• The directors of the Northwest Museum of Legends and Lore, home of the Seattle Bruce Lee Fan Club, and Bettie Luke, the sister of Wing Luke (the museum's namesake), are calling out the Puyallup Fair for the Chinese cadaver exhibition it has scheduled. "The Directors of the museum believe this exhibit is especially culturally offensive as the Puyallup Fairgrounds as 'Camp Harmony' was once a 7,000-person detainee camp for Asians during World War II in 1942." Um.

• Street fight! Last week, "guerrilla marketing" company Poster Giant (which puts up ads for music and other shows on light poles and walls across Seattle, and has a dicey reputation for covering up other people's posters and generally treating public space like its own little fiefdom) pissed off some unidentified posterers known as "GIRL ARMY." Mid-week, GIRL ARMY had posted some pretty awesome walls-full of anti-rape, pro-lady-fist flyers, handwritten political notes, and graffiti messages on a much-used area of 11th Avenue. Poster Giant covered them up within hours with posters for a video game. GIRL ARMY responded with a big display reading "Oh Poster Giant Up Yours!" and a wheat-pasted photo of company president Doug Cox surrounded by a halo of dirty socks stapled to the wall. By Monday, Poster Giant had once again partially covered GIRL ARMY's handiwork with posters for a video game, Bumbershoot, and the band Slightly Stoopid.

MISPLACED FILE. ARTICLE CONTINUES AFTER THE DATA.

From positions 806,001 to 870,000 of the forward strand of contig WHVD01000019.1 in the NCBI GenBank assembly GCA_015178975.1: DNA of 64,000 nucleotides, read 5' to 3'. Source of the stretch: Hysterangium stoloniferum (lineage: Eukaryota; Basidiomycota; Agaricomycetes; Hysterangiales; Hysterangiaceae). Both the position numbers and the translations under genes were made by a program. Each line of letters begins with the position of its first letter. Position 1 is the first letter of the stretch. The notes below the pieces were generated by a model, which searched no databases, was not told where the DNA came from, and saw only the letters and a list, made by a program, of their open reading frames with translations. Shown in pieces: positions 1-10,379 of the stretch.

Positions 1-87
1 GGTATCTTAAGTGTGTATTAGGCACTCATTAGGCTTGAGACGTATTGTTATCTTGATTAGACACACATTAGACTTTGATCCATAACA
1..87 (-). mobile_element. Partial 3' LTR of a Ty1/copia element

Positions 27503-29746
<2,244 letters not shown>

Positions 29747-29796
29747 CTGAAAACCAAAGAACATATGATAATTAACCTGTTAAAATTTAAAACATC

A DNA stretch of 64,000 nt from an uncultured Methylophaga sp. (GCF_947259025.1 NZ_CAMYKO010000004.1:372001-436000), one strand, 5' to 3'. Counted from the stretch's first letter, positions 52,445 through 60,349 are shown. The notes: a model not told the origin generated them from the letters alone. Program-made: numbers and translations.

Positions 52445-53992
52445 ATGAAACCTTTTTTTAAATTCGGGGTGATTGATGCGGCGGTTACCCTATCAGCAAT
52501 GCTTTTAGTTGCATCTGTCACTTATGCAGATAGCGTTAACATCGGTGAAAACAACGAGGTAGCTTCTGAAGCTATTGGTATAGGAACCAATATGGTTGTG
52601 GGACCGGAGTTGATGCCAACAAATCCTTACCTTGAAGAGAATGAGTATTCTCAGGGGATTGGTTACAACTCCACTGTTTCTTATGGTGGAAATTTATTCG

• Rumor has it a hot Seattle drag star has been jetting down to Los Angeles to participate in a forthcoming season of RuPaul's Drag Race. If the rumor is true, the hot drag star's amazing actual singing should take her good and far in the competition.

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• Do you know about the smallest reading series in Seattle? Claustrophobia is a monthly literary performance that takes place in very small spaces, including public restrooms. Last week, not too many people gathered in Ordinary Madness podcaster Steve Barker's apartment to hear readers including Elissa Washuta and Sarah Galvin fill the tiny, carpeted, poorly lit space with their voices. Due to the private nature of the venues, Claustrophobia isn't usually listed in The Stranger's readings calendar, but industrious souls should be able to find info via Google (or Bing, if you're freaky like that).

• The artists Dan Webb, Sarah Bergmann, and Amanda Manitach gave talks and showed slides of their work in the garden of the James & Janie Washington Cultural Center just as night fell on August 22. The artists are on the shortlist for a 2012 Genius Award, but couldn't be more different from each other. As Stranger art critic Jen Graves emphasized, all three deserve to win. (The winner will be announced at the Moore Theater on September 22.) The audience, sitting on blankets under a giant fig tree, included the writer Lesley Hazleton, the former Frye curator Robin Held, the performance artist Korby Sears, and the art dealer Greg Kucera. According to staffers at the cultural center, the fig tree came from a meeting the late artist James Washington once had with Martin Luther King Jr. recommended